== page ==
According to Geert Hofstede, one of the leading names on national culture and its effects on business and managerial practices, culture is the collective programming of the mind. It operates in the same manner that a computer program works in the background, controlling everything the computer does and processes. At the human level, our national culture will have a powerful effect on everything we say, do, or believe. As the world globalizes and we are exposed to other cultures, we may also assimilate some of their beliefs and values. However, this is quite a lengthy process that may take years, if it happens at all. Some scholars will argue that even when this does happen, it only happens at the outermost layers of culture but not at the deepest levels (values). For example, does eating Chinese food make us Chinese or listening to American music make us American? Of course not… so while we have developed a taste for some of the cultural manifestations of other nations, we remain, at heart, the same. The debate is by no means concluded. However, the importance to us here is not whether we are becoming more alike (due to globalization) or whether culture shall always remain a differentiating characteristic of nations. The question is whether culture has any effect on how we perceive different leadership behaviors.
The GLOBE study initiated by Robert House provides some interesting insights. Due to the very large scope of the study, it would be impossible to discuss all the implications here, so we focus instead on the GCC region and some of the more general findings. To begin with, the GLOBE study classified hundreds of attributes of leaders in three categories: Universal positives, universal negatives and culturally contingent. Some of the universally positive attributes include trustworthy, informed, dependable, intelligent, dynamic, honest, and a team builder. On the other hand, loner, irritable, egocentric and ruthless were considered by all 61 cultures to be negative while ambitious, cautious, logical, sensitive, and compassionate were culturally contingent. In other words, the last attributes were viewed as positive in some cultures and negative in others. In the GCC region, the attributes that were perceived as positive leadership traits included integrity, vision, diplomacy, collaboration, inspirational ability, performance orientation and administrative competence.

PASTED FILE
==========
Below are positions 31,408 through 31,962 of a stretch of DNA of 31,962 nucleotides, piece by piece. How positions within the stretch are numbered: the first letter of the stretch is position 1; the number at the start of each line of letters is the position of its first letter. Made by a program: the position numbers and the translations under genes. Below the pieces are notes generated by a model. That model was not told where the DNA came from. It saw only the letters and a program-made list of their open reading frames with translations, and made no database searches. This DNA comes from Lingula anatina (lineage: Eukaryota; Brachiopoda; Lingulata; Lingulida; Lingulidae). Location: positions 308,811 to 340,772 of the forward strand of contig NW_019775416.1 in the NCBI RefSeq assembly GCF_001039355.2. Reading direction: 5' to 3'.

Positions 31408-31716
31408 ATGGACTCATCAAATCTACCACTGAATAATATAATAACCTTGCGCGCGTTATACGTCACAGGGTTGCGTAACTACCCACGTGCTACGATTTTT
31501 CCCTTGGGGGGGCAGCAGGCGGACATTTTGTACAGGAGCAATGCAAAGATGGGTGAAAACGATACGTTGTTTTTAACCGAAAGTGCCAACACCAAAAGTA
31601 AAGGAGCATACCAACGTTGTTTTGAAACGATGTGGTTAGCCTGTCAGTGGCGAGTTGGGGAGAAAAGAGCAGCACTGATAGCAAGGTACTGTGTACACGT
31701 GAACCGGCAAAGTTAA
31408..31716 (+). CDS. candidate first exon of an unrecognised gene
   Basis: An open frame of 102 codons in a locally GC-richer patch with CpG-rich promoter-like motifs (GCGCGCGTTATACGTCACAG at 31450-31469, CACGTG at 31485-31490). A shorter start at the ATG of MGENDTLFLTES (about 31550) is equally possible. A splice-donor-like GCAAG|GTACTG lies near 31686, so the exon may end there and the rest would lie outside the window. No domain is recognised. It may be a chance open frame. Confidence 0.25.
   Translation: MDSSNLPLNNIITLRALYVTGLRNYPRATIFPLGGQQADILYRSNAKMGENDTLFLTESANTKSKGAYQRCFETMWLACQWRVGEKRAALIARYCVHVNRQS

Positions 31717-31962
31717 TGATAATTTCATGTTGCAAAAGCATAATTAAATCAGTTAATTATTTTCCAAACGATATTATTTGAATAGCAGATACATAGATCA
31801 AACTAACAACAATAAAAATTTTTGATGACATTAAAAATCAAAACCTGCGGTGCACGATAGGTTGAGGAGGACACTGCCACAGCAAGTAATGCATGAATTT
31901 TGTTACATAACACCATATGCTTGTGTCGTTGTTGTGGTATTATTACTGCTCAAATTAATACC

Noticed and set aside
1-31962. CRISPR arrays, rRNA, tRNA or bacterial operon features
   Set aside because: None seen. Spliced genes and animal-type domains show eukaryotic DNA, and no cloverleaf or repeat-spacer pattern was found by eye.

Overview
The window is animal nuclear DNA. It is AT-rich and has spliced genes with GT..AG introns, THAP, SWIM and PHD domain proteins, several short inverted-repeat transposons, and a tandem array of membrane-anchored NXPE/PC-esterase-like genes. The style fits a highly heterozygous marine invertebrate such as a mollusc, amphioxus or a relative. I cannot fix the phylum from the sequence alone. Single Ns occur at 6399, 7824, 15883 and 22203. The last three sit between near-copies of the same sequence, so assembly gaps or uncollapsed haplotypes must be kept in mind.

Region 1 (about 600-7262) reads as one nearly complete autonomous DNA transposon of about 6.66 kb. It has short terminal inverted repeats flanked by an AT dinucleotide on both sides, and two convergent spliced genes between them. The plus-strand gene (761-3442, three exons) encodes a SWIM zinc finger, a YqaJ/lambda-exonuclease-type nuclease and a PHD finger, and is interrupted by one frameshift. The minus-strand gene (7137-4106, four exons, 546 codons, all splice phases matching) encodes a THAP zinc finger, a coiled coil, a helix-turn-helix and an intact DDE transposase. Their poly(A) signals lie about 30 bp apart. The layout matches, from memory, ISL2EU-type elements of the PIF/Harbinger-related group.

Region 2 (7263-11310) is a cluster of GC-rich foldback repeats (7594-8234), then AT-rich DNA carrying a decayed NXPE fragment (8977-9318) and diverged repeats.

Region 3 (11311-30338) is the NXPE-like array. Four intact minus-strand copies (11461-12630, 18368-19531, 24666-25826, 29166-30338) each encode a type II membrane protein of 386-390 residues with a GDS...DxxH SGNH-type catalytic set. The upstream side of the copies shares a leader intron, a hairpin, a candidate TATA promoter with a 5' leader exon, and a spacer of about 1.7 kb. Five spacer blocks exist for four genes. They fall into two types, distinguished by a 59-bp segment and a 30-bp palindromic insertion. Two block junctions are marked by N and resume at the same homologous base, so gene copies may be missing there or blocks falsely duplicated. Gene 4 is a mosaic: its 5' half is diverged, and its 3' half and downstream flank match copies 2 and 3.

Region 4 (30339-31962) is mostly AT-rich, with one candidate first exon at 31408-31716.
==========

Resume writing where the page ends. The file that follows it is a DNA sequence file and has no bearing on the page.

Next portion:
At one level, transformational leadership seems to be universal since in almost every study it was found that employees preferred a transformational style of leadership. Moreover, almost all studies found a positive relationship between transformational leadership behaviors and productivity, motivation, organizational performance and job satisfaction to name but a few of the factors that were investigated. The message to managers worldwide is clear: transformational leaders achieve better results. More recently, I completed a study aimed at evaluating the desirability and prevalence of transformational leadership behaviors in the GCC region and the results were, in most aspects, in perfect agreement with those of the GLOBE study. GCC employees do prefer more transformational behaviors and react more positively to these attributes and behaviors whilst they least-preferred leaders that ‘let them be’ or completely detached themselves from the leadership and managerial process. Interestingly however, it was also found that as the managers’ age increased, the less inclined they were to involve themselves. Female managers were slightly more transformational than their male counterparts and the larger the organization, the less likely the managers were to be transformational.